For my clients, I always set up a process in the Settlement Agreement or Child Support Order to deal with this. The party with insurance coverage will bear the initial burden of the first $100 per child per year (per the statute) along with co-pays and deductibles. Then, we require the parent who incurs a bill to send it to the other parent within a specified period of time. This is negotiable, but I typically require submission within 30 days.
There has to be a time period in which a party can object to a bill on the basis that it is not reasonably necessary or was simply not incurred. If the parties cannot agree after an objection is made, the party incurring the bill will need to file a motion to bring the dispute before the court. If there is no objection, reimbursement should be required within the same 30 day period of time.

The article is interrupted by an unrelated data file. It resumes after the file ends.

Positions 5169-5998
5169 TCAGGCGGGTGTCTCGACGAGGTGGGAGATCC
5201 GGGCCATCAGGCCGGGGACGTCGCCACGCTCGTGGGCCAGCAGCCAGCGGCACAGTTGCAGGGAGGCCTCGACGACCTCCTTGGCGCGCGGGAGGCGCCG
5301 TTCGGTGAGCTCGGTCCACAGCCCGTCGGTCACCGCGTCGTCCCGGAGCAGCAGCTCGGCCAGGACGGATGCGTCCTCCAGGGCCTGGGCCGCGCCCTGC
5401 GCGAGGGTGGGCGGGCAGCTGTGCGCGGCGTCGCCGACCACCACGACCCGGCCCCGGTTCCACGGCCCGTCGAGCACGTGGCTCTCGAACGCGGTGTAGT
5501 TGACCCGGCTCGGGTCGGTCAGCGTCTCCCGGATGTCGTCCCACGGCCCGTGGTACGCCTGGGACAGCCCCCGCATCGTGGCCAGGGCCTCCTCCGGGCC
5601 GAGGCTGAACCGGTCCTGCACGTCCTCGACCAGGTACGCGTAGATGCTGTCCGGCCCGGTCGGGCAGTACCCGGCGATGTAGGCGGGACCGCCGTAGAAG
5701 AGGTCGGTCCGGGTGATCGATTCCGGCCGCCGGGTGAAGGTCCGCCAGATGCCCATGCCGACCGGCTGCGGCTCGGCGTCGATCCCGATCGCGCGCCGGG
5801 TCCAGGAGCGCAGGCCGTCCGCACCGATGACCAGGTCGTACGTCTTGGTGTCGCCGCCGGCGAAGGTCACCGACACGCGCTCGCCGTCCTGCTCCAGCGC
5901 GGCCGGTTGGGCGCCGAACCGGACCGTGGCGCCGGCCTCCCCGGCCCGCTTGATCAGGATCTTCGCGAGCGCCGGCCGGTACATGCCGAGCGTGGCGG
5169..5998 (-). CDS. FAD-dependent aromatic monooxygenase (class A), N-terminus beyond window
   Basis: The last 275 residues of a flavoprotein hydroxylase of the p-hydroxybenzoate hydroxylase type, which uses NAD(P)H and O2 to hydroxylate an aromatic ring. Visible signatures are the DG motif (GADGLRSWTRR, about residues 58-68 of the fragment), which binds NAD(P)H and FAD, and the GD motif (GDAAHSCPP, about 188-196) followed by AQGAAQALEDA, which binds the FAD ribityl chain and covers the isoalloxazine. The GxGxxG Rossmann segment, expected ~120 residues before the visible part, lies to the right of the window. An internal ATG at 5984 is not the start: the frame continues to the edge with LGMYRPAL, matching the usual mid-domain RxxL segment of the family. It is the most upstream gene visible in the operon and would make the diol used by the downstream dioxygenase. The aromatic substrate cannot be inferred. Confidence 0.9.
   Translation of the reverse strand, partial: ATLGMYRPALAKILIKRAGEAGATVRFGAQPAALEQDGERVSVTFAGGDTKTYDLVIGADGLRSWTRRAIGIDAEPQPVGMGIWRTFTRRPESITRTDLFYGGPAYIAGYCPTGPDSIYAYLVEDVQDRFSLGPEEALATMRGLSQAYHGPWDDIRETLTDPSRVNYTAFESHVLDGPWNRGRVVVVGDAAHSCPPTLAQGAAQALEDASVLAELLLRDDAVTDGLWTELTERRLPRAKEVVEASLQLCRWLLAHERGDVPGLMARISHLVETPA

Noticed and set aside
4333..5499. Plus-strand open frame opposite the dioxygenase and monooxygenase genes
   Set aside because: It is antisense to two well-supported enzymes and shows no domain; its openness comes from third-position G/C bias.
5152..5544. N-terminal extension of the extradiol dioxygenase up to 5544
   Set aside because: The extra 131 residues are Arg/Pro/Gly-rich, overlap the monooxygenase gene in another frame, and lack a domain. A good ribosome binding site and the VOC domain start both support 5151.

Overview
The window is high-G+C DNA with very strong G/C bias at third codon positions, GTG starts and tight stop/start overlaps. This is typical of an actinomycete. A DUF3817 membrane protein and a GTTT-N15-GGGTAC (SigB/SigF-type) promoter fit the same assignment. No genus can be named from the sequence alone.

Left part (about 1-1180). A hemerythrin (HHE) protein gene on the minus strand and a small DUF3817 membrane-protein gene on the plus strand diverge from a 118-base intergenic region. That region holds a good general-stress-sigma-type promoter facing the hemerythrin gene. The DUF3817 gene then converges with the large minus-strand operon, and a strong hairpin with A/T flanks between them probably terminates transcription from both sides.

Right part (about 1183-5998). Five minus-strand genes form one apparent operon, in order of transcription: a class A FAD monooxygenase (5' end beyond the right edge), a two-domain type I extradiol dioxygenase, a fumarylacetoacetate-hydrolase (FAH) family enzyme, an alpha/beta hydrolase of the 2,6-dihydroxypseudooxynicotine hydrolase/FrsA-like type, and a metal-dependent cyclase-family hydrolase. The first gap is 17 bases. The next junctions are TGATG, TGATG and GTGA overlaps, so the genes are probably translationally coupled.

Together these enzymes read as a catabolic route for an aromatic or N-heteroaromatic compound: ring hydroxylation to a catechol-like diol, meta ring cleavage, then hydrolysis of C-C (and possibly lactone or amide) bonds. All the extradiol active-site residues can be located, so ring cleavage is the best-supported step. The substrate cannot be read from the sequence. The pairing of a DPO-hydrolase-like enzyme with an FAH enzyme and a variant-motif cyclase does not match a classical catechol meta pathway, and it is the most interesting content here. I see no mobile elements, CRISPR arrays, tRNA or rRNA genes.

Even without a gameplan in place, the law requires the allocation. As a judge, I saw many a parent bring in a stack of the last 5 years of bills and expect the other to pay his or her share within a couple of weeks. With no plan in place, it seems the judge is justified in drawing the line somewhere – 6 months, or a year, whatever – and applying the equitable doctrine of laches to cut off collection efforts. ("Laches" is a technical legal principle that is beyond the scope of this Lesson.)
Now you have some idea about how to deal with extraordinary medical expenses, so unless you choose to worry about the doctrine of laches, have a great day!